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Brief Report: Preliminary Efficacy of a Judo Program to Promote Participation in Physical Activity in Youth with Autism Spectrum Disorder

  • Jeanette M. GarciaEmail author
  • Nicholas Leahy
  • Paola Rivera
  • Justine Renziehausen
  • Judith Samuels
  • David H. Fukuda
  • Jeffrey R. Stout
Brief Report

Abstract

To examine the preliminary efficacy of an 8-week judo program to promote moderate-to-vigorous physical activity (MVPA) and reduce sedentary behavior (SB) in youth with Autism Spectrum Disorder (ASD). Fourteen children diagnosed with ASD participated in a weekly judo program over a period of 8 weeks. Participants wore an Actigraph accelerometer to measure activity levels at baseline and post-judo. All 14 children attended at least 75% of the 8 judo classes. Percentage of time spent in daily MVPA (8% vs 4%, p = .05) increased following the intervention. A high rate of participation and an increase in time spent in MVPA was observed following the 8-week program. Further research to examine causal mechanisms is warranted.

Keywords

Autism Spectrum Disorder Moderate-to-vigorous physical activity Sedentary behavior Accelerometry 

Notes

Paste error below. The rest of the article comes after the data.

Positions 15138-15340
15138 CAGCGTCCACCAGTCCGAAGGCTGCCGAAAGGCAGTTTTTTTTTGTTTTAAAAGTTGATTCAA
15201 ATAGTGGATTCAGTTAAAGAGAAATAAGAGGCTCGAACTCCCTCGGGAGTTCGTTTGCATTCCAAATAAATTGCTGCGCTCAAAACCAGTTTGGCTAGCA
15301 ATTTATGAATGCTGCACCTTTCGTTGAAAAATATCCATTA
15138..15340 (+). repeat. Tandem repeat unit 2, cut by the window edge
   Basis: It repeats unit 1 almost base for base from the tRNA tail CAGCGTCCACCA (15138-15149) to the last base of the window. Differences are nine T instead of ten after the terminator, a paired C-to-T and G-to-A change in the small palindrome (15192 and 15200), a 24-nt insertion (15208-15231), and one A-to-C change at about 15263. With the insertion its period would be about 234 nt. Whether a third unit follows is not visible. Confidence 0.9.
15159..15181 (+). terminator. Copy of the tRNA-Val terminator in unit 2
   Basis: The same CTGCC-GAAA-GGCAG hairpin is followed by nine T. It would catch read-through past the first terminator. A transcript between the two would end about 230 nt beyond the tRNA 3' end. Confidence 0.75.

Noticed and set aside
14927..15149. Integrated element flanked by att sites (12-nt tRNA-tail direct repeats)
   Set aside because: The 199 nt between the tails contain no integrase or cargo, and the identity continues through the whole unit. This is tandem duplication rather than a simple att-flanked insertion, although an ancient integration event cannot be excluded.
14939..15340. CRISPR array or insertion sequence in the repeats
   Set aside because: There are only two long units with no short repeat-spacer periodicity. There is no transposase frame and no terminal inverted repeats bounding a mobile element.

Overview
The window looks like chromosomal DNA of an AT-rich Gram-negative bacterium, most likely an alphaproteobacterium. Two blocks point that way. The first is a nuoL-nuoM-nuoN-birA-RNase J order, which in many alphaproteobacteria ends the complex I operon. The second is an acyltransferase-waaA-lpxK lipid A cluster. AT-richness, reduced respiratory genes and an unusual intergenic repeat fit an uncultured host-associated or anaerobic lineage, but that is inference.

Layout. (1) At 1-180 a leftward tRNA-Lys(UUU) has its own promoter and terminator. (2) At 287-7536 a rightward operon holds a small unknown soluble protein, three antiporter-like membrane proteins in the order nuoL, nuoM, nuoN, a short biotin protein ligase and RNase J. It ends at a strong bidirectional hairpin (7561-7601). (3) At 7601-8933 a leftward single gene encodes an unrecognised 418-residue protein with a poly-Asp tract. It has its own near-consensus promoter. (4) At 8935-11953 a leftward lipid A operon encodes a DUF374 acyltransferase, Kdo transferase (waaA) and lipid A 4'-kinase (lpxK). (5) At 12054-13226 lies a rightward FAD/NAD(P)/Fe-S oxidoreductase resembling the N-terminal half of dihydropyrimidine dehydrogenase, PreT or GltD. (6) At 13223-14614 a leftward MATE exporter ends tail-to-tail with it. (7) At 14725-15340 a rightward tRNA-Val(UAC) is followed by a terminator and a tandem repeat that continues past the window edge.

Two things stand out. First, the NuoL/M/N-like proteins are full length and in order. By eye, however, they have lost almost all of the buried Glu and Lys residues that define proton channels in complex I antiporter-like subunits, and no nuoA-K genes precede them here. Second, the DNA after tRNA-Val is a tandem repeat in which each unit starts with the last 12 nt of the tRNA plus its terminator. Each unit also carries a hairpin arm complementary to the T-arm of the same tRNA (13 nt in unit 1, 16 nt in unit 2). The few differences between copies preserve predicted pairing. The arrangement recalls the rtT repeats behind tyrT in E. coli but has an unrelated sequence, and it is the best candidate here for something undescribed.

Acknowledgements

The authors would like to acknowledge the Toni Jennings Exceptional Education Institute for all of their support for this study, and a special thanks to all of the participants who made this study possible.

Author Contributions

JMG conceptualized the study, analyzed the data, and wrote the manuscript. NL assisted with data analysis, interpretation of results, and writing/editing the manuscript. PR assisted with data collection, and writing/editing the manuscript. JR assisted with data collection and writing/editing the manuscript. JS assisted with conceptualizing the study, and writing/editing the manuscript. DHF assisted with data analysis and writing/editing the manuscript. JRS assisted with interpretation of the results and writing/editing the manuscript.

Funding

The author(s) received no financial support for the research, authorship, and/or publication of this article.

Compliance with Ethical Standards

Conflict of interest

The authors declare that they have no conflict of interest.

Informed Consent

Informed consent was obtained from all individual participants included in the study.

Research Involving Human Participants

All procedures performed in studies involving human participants were in accordance with the ethical standards of the institutional and/or national research committee and with the 1964 Helsinki declaration and its later amendments or comparable ethical standards. No research was performed on animals in this study.

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Copyright information

© Springer Science+Business Media, LLC, part of Springer Nature 2019

Authors and Affiliations

  1. 1.Department of Health Sciences, College of Health Professions and SciencesUniversity of Central FloridaOrlandoUSA
  2. 2.School of Kinesiology and Physical Therapy, College of Health Professions and SciencesUniversity of Central FloridaOrlandoUSA
  3. 3.Center for Autism and Related Disabilities, College of Health Professions and SciencesUniversity of Central FloridaOrlandoUSA

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